After a brief conference lasting not much more than an hour, not much was accomplished other than an indication that an additional conversation, not necessarily in person, could take place between the presidents.
In a relase from the University of Miami, Shalala said that had made no decision about the possible departure.
Several University presidents from the affected schools, which include West Virginia, Connecticut, Virginia Tech, Rutgers and Pittsburgh, made generic statements about the meetings, but nothing of substance emerged from the conversations.
One interesting tidbit did come from Virginia Tech President Charles Steger, who said that the ACC has not made an official financial offer to the breakawy schools. That contradicts previous reports that the ACC had offered $9.7 million dollars per year to the three breakaway schools.
WVU athletic director Ed Pastilong said that he believes that the money factor in Miami's move is less of a factor than was previously believed, so the remaining Big East schools made the attempt to remove it from the picture entirely with their payoff offer of $9 million dollars per year to Miami.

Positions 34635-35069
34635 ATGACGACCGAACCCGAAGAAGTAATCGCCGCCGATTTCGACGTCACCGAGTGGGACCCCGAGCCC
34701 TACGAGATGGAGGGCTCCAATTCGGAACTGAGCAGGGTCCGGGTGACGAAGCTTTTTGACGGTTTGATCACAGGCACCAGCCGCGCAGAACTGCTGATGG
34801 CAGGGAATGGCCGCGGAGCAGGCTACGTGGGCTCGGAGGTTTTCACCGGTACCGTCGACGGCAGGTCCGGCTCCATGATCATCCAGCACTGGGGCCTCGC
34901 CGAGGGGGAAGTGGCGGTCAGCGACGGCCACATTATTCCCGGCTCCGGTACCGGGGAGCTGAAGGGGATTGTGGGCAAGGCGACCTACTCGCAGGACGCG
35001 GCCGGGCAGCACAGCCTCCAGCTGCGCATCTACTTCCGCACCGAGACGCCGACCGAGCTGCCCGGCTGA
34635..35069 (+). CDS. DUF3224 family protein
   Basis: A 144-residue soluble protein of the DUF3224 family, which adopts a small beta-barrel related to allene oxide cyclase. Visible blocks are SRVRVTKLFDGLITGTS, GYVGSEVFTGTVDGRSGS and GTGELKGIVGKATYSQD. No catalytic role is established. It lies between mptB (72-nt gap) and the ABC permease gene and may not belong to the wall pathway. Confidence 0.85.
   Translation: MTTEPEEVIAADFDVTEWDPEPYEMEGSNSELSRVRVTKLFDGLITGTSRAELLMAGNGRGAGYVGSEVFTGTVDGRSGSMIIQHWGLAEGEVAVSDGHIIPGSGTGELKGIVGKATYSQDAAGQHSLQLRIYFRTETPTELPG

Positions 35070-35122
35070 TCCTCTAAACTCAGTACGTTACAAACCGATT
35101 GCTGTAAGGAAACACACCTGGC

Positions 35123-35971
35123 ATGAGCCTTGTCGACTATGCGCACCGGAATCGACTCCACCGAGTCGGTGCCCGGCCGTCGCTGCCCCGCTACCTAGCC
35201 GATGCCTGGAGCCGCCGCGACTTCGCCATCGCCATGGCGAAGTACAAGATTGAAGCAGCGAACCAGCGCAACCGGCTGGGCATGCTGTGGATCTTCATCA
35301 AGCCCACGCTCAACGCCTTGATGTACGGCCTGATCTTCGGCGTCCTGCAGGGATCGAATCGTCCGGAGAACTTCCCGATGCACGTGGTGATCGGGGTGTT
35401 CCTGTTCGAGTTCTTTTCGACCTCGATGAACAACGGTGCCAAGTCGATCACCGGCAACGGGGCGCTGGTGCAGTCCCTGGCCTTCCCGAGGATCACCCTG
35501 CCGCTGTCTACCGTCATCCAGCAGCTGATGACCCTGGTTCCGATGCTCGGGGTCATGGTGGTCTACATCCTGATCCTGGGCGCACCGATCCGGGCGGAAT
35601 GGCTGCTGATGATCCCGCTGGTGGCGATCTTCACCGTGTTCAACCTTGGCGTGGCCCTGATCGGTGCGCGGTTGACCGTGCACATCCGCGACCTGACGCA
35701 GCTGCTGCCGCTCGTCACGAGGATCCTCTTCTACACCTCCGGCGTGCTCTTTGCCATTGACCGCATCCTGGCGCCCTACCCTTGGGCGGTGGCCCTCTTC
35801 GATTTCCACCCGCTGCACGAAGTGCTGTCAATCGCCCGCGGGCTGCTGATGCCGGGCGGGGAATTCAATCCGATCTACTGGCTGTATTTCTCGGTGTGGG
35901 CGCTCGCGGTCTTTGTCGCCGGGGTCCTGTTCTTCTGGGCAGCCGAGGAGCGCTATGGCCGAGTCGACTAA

"We all looked at this as a business decision, so we made the offer, as we all know, of the nine million dollars," Pastilong said. "It's becoming clearer that future stability and interest in a 12 team conference is playing a part in this."
Pastilong said that "99% of our efforts have been toward retaining what we have now" in terms of keeping the conference together, but then proceded to detail some work that has been done if the three teams do leave.
"We have been doing some contingency planning and some 'what ifs'," Pastilong said.
"Take schools on bball side. It's important that we keep a dialogue with them. But, we will explore bringing in both football and basketball schools. If we can attract the right schools, keep the BCS package, and keep our involvement with Notre Dame, we think everything can be ok. They (Notre Dame) have indicated that they won't come into a conference, but if we can come up with some form of an alliance with them, that could help us in regards to reataining our BCS."
Pastilong also said he is "confident" that the remaining Big East schools, along with some additions, can keep their automatic BCS bid.
"That's once of our primary interests. If we can keep that, we can retian a lot of the strengths and finances that are important to maintaining a good conference."